• Hsu, Elisabeth, ed. Innovation in Chinese Medicine.Cambridge, UK: Cambridge University Press, 2001.
  • Kaptchuk, Ted J. The Web That Has No Weaver: Understanding Chinese Medicine. Chicago, IL: Contemporary Books, 2nd ed., 2000.
  • Kolber, Adam J. “A Limited Defense of Clinical Placebo Deception,” Yale Law & Policy Review, Vol. 26, 2007; San Diego Legal Studies Paper No. 07-87. Available at SSRN: http://ssrn.com/abstract=967563.
  • Kuriyama, Shigehisa. The Expressiveness of the Body and the Divergence of Greek and Chinese Medicine. New York: Zone Books, 1999.
  • Lloyd, Geoffrey and Nathan Sivin. The Way and the Word: Science and Medicine in Early China and Greece. New Haven, CT: Yale University Press, 2002.
  • Maciocia, Giovanni. The Foundations of Chinese Medicine. Edinburgh: Churchill Livingstone, 1989.
  • Mirowski, Philip. Science-Mart: Privatizing American Science. Cambridge, MA: Harvard University Press, 2011.
  • Moerman, Daniel E. Meaning, Medicine, and the “Placebo Effect. Cambridge, UK: Cambridge University Press, 2002.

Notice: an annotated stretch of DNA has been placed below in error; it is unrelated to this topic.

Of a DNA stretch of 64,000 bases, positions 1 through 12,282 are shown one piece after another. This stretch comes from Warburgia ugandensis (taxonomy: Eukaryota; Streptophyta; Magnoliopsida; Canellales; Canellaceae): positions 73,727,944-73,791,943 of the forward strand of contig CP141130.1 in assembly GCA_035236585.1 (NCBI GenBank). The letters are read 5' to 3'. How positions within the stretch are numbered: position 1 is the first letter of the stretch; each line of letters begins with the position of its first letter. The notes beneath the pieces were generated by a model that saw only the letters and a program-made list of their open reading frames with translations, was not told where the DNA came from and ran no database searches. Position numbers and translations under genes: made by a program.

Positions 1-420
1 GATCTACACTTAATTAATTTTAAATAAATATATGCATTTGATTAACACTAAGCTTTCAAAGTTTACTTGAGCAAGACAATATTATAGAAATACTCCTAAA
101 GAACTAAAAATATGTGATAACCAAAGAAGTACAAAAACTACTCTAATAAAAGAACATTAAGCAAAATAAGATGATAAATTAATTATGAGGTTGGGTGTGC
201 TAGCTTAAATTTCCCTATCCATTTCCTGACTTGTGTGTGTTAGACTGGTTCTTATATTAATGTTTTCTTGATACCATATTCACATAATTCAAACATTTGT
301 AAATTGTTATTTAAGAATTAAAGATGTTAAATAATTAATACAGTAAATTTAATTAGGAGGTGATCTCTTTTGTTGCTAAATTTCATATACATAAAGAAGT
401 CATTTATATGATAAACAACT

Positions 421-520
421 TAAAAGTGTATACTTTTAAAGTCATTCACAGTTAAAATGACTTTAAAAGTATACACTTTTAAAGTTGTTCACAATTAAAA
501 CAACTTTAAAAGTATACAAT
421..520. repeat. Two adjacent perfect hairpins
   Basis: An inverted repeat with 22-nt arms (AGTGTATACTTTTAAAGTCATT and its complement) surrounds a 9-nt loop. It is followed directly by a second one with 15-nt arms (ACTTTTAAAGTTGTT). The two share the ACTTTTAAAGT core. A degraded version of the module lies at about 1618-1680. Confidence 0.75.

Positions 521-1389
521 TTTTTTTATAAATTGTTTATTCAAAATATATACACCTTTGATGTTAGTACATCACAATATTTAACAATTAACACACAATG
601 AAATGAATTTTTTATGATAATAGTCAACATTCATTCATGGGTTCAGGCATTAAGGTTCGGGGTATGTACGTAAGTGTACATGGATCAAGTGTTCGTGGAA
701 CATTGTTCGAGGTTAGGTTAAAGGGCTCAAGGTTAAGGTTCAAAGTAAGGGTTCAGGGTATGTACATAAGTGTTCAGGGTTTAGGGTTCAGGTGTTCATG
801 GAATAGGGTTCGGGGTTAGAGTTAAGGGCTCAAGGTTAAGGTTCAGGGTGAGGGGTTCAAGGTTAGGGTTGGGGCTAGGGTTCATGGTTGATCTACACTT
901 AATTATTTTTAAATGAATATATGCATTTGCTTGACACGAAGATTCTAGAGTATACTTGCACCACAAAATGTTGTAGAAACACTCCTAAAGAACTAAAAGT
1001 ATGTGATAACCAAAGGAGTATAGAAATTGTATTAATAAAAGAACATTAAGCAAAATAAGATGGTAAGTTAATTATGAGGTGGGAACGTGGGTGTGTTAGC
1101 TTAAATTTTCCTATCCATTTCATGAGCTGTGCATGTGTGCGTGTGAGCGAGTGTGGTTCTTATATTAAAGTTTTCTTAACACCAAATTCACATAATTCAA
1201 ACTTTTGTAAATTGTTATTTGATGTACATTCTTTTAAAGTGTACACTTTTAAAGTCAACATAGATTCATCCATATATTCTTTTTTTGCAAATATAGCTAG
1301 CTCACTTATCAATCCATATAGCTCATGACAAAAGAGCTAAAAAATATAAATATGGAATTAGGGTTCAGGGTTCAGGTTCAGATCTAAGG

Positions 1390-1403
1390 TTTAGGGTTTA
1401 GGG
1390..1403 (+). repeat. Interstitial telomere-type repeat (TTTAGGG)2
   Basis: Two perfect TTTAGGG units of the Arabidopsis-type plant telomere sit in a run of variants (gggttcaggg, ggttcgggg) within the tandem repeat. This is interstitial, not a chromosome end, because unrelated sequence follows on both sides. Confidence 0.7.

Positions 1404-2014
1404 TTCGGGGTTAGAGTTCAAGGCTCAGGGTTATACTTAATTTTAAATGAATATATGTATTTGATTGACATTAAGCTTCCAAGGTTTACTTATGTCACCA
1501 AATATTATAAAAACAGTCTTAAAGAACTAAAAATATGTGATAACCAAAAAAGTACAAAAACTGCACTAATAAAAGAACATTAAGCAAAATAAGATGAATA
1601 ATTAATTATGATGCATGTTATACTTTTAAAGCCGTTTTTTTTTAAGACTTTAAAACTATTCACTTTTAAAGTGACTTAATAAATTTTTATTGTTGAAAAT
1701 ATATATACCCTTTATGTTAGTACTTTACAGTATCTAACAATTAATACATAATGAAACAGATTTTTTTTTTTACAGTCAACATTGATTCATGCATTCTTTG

• Rescher, Nicholas. Epistemology: An Introduction to the Theory of Knowledge. Albany, NY: State University of New York Press, 2003.
  • Thagard, Paul. How Scientists Explain Disease. Princeton, NJ: Princeton University Press, 1999.
  • Unschuld, Paul U. Medicine in China: A History of Ideas. Berkeley, CA: University of California Press, 1988.
  • Warburton, Nigel. Thinking from A to Z. London: Routledge, 2nd ed., 1998.
  • Williams, Michael. Problems of Knowledge: A Critical Introduction to Epistemology. New York: Oxford University Press, 2001.
  • Zhang, Yanhua. Transforming Emotions with Chinese Medicine: An Ethnographic Account from Contemporary China. Albany, NY: State University of New York Press, 2007.
  • Ziman, John. Real Science: What It Is, What It Means. Cambridge, UK: Cambridge University Press, 2000.